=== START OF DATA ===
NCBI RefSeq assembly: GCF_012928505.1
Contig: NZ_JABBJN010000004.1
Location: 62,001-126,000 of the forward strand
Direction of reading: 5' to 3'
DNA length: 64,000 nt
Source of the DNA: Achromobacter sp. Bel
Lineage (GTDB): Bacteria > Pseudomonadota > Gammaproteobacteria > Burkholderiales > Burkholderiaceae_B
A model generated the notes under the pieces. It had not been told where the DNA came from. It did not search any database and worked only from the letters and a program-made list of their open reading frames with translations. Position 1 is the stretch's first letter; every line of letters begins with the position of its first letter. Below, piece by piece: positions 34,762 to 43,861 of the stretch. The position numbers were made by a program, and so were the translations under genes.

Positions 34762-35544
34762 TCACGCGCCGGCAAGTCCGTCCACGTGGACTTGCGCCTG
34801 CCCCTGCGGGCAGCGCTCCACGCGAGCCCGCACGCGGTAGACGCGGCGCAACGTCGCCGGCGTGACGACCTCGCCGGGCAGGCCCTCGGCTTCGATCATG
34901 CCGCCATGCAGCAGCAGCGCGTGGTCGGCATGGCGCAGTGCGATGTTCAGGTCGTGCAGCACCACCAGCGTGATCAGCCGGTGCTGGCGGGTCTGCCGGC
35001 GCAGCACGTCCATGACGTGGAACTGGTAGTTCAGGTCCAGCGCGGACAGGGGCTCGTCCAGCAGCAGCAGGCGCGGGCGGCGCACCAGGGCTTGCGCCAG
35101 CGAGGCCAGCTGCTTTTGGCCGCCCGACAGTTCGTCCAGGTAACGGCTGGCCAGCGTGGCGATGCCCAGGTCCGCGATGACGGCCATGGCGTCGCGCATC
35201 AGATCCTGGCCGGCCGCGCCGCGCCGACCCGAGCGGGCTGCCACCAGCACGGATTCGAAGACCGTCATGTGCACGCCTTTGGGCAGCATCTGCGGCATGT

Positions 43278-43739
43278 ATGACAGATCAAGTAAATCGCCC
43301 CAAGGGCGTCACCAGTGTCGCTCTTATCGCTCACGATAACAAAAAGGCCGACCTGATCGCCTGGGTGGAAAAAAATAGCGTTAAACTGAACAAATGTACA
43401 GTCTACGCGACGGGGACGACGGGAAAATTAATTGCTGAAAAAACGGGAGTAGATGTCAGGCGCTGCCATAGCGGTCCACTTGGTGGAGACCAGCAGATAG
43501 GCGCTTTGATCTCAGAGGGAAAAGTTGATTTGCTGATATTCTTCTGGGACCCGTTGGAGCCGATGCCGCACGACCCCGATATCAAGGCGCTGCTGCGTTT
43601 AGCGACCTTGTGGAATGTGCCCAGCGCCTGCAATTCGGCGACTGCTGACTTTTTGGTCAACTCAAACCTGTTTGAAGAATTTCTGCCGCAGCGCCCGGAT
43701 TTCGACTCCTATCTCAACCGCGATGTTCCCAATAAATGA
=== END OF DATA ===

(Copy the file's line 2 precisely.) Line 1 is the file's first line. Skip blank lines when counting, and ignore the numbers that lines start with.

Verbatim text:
Contig: NZ_JABBJN010000004.1